Master filmmaker Jean-Luc Godard dies by assisted suicide
France has lost "a national treasure," said French President Emmanuel Macron, reacting to the death of Franco-Swiss filmmaker Jean-Luc Godard on Tuesday.
One of the most influential film directors, who was often credited with revolutionizing cinema, Godard died by assisted suicide, reported The New York Times.
"He could not live like you and me, so he decided with great lucidity, as he had all his life, to say, ‘Now it’s enough,’” his longtime legal adviser, Patrick Jeanneret, said in a phone interview to NYT.
"Godard wanted to die with dignity," Jeanneret said, and “that was exactly what he did.”
French President Emmanuel Macron said France lost "a national treasure" with Godard's death. Many others paid tribute to the master filmmaker.
Godard was one of the leading figures of the movement. Critics rated him among the top 10 directors of all time, and he has had a direct influence on the likes of Quentin Tarantino, Bernardo Bertolucci, Steven Soderbergh and Martin Scorsese, reported Deutsche Welle.
Godard was one of the leading figures of the movement. Critics rated him among the top 10 directors of all time, and he has had a direct influence on the likes of Quentin Tarantino, Bernardo Bertolucci, Steven Soderbergh and Martin Scorsese.
French President Emmanuel Macron said France lost "a national treasure" with Godard's death.
Interest in anthropology influenced filmmaking style
In the late 1950s and early 1960s, a small group of French filmmakers turned the cinema world on its head. They called themselves the Nouvelle Vague — or New Wave — and they broke all the established rules of filmmaking.
Born in Paris on December 3, 1930, Godard moved to Switzerland with his family at age 4. For much of his youth he lived on the Swiss side of Lake Geneva, where his father, a physician, ran a clinic. He returned to Paris after the war, to complete his baccalaureate.
He studied at the University of Paris and planned to pursue a career in anthropology. Although he never completed his degree, his interest in ethnology informed his filmmaking style, as he would use documentary film techniques to create what became called "cinema verite."
His interest in films blossomed in 1950, when he joined the Ciné-Club du Quartier Latin. There he met Claude Chabrol and Francois Truffaut, who would also become influential members of the Nouvelle Vague. Initially though, his interest in films was purely as a critic. He wrote for the publication Cahiers du Cinema.
It wasn't until 1954 that he was inspired to make his first short film, while working as a laborer on the Grand Dixence dam in Switzerland. With a borrowed camera, he shot Operation Beton (1954; Operation Concrete). The construction company bought the film and used it for publicity purposes.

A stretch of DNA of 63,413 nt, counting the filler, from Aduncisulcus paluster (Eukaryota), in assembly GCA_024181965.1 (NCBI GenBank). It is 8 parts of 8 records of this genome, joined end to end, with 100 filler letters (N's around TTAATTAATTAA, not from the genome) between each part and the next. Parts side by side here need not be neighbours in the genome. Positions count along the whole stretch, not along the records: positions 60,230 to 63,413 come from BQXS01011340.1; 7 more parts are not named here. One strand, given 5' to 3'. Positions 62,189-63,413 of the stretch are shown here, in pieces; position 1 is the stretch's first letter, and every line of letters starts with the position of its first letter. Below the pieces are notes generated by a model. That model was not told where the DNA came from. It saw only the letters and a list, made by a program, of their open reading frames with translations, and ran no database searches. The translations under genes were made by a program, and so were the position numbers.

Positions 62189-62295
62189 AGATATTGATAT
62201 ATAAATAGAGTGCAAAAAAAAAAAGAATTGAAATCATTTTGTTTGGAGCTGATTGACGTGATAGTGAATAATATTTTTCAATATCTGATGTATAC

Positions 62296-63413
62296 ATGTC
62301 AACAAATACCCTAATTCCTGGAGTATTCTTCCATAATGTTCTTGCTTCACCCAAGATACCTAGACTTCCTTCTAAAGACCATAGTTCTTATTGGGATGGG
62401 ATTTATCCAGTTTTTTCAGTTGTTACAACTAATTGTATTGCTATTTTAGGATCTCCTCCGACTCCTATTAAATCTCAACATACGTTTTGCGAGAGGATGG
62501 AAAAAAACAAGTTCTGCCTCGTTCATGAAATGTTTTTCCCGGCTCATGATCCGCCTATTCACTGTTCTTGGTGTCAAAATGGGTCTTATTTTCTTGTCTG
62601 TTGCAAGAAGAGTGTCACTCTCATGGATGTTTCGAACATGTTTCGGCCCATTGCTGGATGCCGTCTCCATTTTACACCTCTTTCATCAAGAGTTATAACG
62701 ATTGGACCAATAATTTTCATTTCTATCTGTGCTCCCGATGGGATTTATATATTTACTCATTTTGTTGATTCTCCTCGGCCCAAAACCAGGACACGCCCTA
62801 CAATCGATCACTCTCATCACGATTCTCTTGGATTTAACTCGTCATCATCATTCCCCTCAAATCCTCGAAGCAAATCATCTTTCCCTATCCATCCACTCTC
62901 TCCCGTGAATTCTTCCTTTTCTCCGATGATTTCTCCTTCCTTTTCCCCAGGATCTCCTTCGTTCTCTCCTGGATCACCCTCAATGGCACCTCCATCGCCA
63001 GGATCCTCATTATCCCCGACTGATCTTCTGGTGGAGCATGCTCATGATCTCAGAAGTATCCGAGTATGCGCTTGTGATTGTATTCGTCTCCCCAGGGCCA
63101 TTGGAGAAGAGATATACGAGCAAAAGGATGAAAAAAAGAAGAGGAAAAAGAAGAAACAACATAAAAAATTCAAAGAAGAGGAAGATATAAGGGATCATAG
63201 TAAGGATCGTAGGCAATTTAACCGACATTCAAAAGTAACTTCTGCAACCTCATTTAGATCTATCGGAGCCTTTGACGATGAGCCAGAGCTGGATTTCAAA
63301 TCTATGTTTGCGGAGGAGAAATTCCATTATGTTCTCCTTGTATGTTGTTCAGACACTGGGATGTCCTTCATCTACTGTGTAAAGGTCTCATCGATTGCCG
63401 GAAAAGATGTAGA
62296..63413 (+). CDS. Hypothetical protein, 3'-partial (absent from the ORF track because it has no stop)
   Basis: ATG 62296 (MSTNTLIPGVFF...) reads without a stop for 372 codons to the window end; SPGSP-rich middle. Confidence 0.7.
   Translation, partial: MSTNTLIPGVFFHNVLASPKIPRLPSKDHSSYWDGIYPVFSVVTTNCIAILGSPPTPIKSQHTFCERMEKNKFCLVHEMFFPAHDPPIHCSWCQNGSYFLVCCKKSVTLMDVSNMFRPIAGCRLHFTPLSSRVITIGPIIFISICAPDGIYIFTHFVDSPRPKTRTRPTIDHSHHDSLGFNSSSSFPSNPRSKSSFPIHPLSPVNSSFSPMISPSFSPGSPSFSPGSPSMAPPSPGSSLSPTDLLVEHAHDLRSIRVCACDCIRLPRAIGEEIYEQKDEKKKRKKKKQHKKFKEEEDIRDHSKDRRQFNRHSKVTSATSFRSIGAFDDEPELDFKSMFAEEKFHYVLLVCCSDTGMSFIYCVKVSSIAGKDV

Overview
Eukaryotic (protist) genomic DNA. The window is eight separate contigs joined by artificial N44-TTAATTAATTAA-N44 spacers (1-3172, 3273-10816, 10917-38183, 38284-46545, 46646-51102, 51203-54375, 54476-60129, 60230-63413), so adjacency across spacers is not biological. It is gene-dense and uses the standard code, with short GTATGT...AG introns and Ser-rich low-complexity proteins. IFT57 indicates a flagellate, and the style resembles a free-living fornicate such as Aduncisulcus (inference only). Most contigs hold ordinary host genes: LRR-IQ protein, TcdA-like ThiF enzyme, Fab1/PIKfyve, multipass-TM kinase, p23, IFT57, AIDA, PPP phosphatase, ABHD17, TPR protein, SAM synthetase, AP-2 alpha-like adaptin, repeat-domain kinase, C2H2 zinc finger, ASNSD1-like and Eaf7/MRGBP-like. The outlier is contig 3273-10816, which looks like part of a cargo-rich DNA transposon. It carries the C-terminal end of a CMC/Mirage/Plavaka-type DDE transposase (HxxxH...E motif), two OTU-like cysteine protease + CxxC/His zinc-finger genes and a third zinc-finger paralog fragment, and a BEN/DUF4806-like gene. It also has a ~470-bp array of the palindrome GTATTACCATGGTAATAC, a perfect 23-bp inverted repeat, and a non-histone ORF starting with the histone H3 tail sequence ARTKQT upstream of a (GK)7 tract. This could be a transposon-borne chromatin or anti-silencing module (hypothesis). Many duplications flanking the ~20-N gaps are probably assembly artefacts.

Breaking all the rules
A keen admirer of German playwright Bertolt Brecht, Godard wanted to translate Brecht's concept of "epic theater" into the language of film. Over the next few years, Godard, Truffaut and others worked to produce a series of short films. They developed a new take on filmmaking, using lightweight equipment, natural lighting, long takes, sometimes with improvised dialogue. The established rules of filmmaking and narrative continuity fell to the cutting room floor.
Then in 1960, Godard made his first feature film, A Bout de Souffle (Breathless). The film, produced by Francois Truffaut and starring Jean Seberg and Jean-Paul Belmondo, was the turning point in his career.
A Bout de Souffle heavily referenced American film noir of the 1940s and 50s, but also combined the Nouvelle Vague's groundbreaking new techniques. The story of a car-thief who shoots a policeman and is then turned over by his girlfriend used hand-held camera work, incidental lighting, actor monologues to camera and jump-cuts.
It was the start of his most successful and influential period of filmmaking.
A new tsunami of creativity
Between 1960 to 1967 was a period of intense activity for Godard, in which he made the dozen films which form his Nouvelle Vague canon.
The most successful was the 1963 feature Le Mepris (Contempt), starring Brigitte Bardot. It was the most expensive film he made, and his only orthodox film, though it took Nouvelle Vague techniques and solidified them as the accepted way of modern cinema.
After Pierrot le Fou (1965), his second film starring Belmondo, he was asked to direct Bonnie and Clyde, but he knocked back the offer, saying he distrusted Hollywood.
Godard's political views had already appeared in films such as Le petit soldat, about the Algerian War of Independence. But in his final film in the Nouvelle Vague genre, Week-End, he delivered a scathing attack against consumerism and bourgeois society. Then in the closing credits, instead of simply "Fin," he screen lit up with "Le Fin du Cinema," or "The End of Cinema."
With reports from The New York Times and Deutsche Welle syndication services